FPGAs differ in some significant ways from other semiconductor products. For a start, they are shipped as blanks, and the customer's design is configured into them. The Microsemi devices store their configuration in Flash, while Xilinx and Altera devices employ SRAM-based storage. Here again, Microsemi claims a number of advantages, including immunity in the Flash elements from single-event upsets (SEUs). This is where a subatomic particle hits the device and can flip a latch storing the configuration. This topic could fill a blog in itself, but suffice it to say that this effect can be detected and measured, and conventional wisdom suggests it gets worse with smaller technologies. This is not necessarily correct, but again, we must push on.
What is true is that SEUs can affect the memory used by the application in FPGAs. This memory might be used for storing data, processor executable code, or coefficients, and any error could cause the system to malfunction. Is this a failure? I would class it as unreliable operation. The Microsemi reliability report has no SEU data on the memory fabricated in SmartFusion2. Xilinx reports both configuration and application memory sensitivities. At this point, it is worth mentioning that standalone SRAM devices are susceptible to SEUs, and companies such as Cypress, Atmel, and Honeywell produce specially radiation-hardened devices for aerospace applications.
Another key difference among semiconductors relates to the design software. The algorithms to place and route, and then verify the design, are bespoke to the device architecture. Vendors generate parameters, such as timing models, based on their characterization work. These models are typically tuned as the product matures from early samples toward production release, but they can also be adjusted as a result of mistakes and errors reported by the user base. Xilinx and Altera claim more than 15,000 customers, so problems can be caught quickly. If, for example, the software models contained a timing issue that might stop a small percentage of devices from functioning at maximum temperature and minimum supply voltage, the likelihood of identifying it is obviously better with multiple customers filling FPGAs with many different designs.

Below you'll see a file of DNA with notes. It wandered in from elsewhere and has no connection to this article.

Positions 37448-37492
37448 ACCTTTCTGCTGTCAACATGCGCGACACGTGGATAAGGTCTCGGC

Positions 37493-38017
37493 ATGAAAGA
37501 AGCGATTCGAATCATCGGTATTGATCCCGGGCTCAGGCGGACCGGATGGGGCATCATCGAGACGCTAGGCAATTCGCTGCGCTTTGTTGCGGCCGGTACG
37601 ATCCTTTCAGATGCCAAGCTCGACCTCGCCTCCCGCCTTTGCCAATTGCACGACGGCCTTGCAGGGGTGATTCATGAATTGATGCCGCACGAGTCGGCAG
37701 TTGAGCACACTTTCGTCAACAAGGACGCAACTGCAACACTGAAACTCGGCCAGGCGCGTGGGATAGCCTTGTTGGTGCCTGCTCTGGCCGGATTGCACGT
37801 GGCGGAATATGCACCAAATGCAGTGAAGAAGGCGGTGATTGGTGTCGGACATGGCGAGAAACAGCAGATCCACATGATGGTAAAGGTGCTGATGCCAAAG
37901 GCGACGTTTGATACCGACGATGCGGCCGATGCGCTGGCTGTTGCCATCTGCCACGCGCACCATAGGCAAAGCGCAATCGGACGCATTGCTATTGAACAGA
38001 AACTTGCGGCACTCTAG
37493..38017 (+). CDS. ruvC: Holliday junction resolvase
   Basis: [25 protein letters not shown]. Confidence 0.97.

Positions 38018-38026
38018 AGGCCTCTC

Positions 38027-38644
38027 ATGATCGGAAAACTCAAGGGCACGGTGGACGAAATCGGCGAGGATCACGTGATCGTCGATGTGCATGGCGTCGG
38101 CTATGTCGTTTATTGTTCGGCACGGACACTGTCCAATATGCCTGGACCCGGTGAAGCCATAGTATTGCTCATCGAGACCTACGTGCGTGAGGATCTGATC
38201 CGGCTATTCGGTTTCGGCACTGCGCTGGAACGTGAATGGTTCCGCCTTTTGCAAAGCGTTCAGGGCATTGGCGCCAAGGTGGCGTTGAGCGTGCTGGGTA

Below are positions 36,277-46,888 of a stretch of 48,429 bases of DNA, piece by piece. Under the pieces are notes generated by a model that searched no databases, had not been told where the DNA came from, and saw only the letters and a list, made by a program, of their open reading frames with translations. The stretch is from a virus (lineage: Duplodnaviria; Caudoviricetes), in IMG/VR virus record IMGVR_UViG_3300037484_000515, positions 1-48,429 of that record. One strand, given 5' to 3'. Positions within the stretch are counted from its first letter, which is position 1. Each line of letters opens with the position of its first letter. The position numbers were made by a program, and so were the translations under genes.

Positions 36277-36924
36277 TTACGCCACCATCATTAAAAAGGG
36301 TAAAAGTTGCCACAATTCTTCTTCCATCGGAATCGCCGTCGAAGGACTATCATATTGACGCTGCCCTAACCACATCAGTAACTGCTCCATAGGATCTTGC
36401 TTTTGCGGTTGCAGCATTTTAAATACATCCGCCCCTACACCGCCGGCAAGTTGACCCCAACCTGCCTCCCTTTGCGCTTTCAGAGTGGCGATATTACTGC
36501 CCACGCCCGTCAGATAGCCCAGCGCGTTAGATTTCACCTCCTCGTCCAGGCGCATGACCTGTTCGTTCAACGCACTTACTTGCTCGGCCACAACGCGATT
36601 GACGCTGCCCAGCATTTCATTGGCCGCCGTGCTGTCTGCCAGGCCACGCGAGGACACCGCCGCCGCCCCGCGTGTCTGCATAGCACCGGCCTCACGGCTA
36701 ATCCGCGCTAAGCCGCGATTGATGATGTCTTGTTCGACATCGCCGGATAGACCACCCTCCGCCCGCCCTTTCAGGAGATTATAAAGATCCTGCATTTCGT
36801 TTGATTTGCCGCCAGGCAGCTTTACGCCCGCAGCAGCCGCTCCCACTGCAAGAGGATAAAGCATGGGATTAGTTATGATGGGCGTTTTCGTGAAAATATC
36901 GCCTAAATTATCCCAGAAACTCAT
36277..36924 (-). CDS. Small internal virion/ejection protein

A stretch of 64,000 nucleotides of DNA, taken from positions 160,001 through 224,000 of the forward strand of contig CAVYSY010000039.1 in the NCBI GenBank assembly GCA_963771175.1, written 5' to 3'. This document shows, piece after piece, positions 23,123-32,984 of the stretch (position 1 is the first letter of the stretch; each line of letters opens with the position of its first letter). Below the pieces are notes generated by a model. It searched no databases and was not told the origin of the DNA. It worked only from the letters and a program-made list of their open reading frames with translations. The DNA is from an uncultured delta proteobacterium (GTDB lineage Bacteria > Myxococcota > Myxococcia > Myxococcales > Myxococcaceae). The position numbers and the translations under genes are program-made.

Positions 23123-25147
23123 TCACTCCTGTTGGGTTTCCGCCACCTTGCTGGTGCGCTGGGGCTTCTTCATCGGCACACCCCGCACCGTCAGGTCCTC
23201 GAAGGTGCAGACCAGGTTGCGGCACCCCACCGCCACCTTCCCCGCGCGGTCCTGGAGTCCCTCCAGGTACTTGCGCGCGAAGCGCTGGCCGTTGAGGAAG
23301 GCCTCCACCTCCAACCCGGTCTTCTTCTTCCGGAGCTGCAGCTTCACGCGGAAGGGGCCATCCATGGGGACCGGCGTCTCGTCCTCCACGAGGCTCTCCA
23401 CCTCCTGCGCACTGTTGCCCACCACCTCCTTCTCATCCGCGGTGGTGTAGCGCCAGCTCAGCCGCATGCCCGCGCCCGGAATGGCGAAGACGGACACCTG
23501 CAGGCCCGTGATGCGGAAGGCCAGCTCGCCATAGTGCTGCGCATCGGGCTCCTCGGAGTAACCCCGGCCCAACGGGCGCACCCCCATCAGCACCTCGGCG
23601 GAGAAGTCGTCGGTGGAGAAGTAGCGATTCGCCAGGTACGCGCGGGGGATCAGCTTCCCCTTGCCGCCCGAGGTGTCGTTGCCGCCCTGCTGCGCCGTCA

The SmartFusion2 and competing products also contain ARM processors. These are hard implementations that are fabricated as optimized cores on to the silicon, so they can be carefully characterized. The processors benefit from the extensive ecosystem and tool support built up by ARM, but how many software engineers have ever written entirely bug-free code?
The ARM processors on the Microsemi chips clock much slower (at 166MHz) than the latest 28nm products from Xilinx (which go up to 1GHz). However, designers have plenty of opportunity at any clock speed to foul up their design. For example, there will be interfaces between the ARM and the programmable fabric deep inside any design. Probably data will be stored in a FIFO before loading on to the bus, and that means that somewhere there must be the equivalent of a driver to control the data transfer. The design must consider and evaluate what tools support this transfer and how is it modeled if an interrupt occurs during the transaction.
These are a few of the reasons the comment from Microsemi started me thinking about reliability. In reality, reliability is a multi-dimensional problem that can have some very unfortunate (possibly career-limiting) consequences when things go wrong. Do you have any reliability horror stories to share?